Do you ever wonder why a grammatically correct sentence you’ve written just lies there like a dead fish?
I sure have.
Your sentence might even be full of those adjectives and adverbs your teachers and loved ones so admired in your writing when you were a kid.
But still the sentence doesn’t work.
Something simple I learned from The Elements of Style years ago changed the way I write and added verve to my prose. The authors of that little bible of style said: “Write with nouns and verbs, not with adjectives and adverbs.”
Even Mark Twain was quoted, regarding adjectives: “When in doubt, strike it out.”
That’s not to say there’s no place for adjectives. I used three in the title and first paragraph of this post alone.
The point is that good writing is more about well-chosen nouns and powerful verbs than it is about adjectives and adverbs, regardless what you were told as a kid.
There’s no quicker win for you and your manuscript than ferreting out and eliminating flabby verbs and replacing them with vibrant ones.
How To Know Which Verbs Need Replacing
Your first hint is your own discomfort with a sentence. Odds are it features a snooze-inducing verb.
As you hone your ferocious self-editing skills, train yourself to exploit opportunities to replace a weak verb for a strong one.
At the end of this post I suggest a list of 195 powerful verbs you can experiment with to replace tired ones.
What constitutes a tired verb? Here’s what to look for:
3 Types of Verbs to Beware of in Your Prose
1. State-of-being verbs
These are passive as opposed to powerful:
Am I saying these should never appear in your writing? Of course not. You’ll find them in this piece. But when a sentence lies limp, you can bet it contains at least one of these. Determining when a state-of-being verb is the culprit creates a problem—and finding a better, more powerful verb to replace it—is what makes us writers. [Note how I replaced the state-of-being verbs in this paragraph.]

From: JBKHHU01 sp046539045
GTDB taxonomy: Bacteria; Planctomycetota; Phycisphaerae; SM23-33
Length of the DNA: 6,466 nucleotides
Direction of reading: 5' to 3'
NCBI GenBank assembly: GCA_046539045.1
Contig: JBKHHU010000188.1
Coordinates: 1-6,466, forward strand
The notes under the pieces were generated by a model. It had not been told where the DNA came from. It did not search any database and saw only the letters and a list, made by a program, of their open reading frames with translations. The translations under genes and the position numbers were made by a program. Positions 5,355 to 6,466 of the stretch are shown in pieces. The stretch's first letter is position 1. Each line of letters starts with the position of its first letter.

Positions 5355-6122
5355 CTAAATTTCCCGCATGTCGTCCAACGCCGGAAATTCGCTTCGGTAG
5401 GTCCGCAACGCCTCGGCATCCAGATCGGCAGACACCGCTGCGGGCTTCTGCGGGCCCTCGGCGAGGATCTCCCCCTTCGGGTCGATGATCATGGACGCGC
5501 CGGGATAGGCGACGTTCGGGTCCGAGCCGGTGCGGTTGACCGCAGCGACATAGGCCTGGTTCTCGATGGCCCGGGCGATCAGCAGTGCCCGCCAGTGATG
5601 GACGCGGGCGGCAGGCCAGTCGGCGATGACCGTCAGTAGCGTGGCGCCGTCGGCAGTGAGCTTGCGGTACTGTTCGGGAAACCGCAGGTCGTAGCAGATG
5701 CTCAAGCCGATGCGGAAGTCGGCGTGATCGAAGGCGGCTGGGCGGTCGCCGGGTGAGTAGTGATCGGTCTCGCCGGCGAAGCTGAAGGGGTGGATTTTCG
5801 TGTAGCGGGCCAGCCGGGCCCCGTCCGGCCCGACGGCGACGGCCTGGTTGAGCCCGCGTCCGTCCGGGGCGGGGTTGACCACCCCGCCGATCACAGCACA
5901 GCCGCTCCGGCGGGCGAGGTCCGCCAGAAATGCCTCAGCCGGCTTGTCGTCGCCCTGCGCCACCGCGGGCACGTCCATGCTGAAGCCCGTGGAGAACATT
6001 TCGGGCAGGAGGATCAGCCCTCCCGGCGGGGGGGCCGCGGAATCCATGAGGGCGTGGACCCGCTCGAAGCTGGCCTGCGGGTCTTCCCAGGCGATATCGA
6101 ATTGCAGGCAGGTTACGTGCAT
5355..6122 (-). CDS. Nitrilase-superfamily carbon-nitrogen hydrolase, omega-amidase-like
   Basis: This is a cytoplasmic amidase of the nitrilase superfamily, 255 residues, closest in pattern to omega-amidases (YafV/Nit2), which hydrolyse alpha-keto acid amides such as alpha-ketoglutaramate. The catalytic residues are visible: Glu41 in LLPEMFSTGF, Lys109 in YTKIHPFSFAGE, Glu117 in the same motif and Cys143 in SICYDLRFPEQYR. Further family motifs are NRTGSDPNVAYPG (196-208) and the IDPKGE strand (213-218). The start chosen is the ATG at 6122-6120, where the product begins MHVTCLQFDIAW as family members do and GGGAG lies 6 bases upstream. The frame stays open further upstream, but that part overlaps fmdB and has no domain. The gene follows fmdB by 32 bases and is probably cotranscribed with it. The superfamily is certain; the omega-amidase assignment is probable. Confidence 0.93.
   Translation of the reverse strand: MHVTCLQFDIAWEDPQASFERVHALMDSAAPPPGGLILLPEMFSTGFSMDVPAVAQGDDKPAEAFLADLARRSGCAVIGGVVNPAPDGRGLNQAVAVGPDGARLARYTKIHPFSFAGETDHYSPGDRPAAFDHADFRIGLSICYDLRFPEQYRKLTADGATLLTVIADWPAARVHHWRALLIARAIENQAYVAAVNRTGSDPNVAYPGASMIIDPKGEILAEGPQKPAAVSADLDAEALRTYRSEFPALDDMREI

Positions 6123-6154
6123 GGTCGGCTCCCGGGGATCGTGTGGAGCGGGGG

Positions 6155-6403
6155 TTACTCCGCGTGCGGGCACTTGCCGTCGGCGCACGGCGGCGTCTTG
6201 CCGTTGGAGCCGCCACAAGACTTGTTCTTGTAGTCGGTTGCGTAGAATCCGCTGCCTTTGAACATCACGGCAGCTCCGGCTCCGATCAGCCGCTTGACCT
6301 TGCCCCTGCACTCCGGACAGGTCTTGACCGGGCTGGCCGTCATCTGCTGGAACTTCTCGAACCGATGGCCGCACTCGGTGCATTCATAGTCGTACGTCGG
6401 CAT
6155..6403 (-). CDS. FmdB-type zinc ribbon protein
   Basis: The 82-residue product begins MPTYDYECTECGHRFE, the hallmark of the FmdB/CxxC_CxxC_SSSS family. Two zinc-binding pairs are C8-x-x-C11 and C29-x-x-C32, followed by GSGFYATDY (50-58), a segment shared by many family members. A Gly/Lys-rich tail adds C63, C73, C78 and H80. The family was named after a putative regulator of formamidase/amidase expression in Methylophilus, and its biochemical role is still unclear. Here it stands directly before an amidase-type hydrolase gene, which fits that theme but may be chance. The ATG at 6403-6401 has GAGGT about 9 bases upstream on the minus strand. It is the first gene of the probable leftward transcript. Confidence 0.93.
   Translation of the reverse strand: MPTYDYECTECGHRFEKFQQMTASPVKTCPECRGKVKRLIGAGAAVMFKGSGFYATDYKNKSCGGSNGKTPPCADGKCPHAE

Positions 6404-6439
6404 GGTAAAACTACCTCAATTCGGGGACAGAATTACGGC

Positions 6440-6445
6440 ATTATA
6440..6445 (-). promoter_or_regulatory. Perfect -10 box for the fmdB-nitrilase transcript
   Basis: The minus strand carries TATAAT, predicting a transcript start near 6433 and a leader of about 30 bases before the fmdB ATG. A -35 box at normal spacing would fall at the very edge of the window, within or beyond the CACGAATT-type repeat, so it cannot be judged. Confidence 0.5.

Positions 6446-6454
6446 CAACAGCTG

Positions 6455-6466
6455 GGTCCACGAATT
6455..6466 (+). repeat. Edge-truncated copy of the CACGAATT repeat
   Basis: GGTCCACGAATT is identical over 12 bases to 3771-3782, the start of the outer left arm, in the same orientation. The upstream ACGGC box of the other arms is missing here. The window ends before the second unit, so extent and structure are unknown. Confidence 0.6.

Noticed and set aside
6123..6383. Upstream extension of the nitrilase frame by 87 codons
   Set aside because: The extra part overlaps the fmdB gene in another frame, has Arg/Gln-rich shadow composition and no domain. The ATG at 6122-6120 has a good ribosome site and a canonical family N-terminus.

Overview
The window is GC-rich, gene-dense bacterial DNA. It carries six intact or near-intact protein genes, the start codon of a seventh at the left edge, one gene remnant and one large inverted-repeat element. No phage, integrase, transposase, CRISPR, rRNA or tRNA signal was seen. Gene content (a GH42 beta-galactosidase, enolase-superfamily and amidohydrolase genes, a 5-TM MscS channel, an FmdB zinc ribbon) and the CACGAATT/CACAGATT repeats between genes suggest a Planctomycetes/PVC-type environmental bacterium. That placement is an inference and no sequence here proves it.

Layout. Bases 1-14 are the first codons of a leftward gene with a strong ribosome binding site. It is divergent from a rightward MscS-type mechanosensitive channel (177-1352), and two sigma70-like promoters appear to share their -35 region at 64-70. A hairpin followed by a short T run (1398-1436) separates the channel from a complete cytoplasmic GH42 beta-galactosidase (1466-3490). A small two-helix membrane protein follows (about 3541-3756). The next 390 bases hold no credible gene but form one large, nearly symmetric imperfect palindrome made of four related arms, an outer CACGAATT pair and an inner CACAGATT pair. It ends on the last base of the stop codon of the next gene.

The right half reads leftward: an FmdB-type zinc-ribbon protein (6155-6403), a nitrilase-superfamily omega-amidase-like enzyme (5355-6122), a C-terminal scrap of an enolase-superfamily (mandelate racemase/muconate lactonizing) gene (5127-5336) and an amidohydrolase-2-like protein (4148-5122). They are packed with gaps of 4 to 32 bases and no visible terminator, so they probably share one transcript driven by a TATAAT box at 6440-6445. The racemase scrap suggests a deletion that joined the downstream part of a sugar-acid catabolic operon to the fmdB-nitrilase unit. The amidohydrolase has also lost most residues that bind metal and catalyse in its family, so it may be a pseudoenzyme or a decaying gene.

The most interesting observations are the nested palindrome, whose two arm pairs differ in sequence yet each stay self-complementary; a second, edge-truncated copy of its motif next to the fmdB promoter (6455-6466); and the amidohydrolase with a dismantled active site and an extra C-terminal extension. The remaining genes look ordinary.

Resist the urge to consult a thesaurus for the most exotic verb you can find. I consult such references only for the normal word that carries power but refuses to come to mind.
I would suggest even that you consult my list of powerful verbs only after you have exhausted all efforts to come up with one on your own. You want Make your prose to be your own creation, not yours plus Roget or Webster or Jenkins. [See how easy they are to spot and fix?]
Impotent: The man was walking on the platform.
Powerful: The man strode along the platform.
Impotent: Jim is a lover of country living.
Powerful: Jim treasures country living.
Impotent: There are three things that make me feel the way I do…
Powerful: Three things convince me…
2. Verbs that rely on adverbs
Powerful verbs are strong enough to stand alone.
The fox ran quickly dashed through the forest.
She menacingly looked glared at her rival.
He secretly listened eavesdropped while they discussed their plans.
3. Verbs with -ing suffixes
Before: He was walking…
After: He walked…
Before: She was loving the idea of…
After: She loved the idea of…
Before: The family was starting to gather…
After: The family started to gather…
The List of 195 Powerful Verbs
Click here or below to download a PDF version of the list, along with the three types of verbs to beware of in your writing:
Suggest in the comments three (only) powerful verbs that should be added to my list.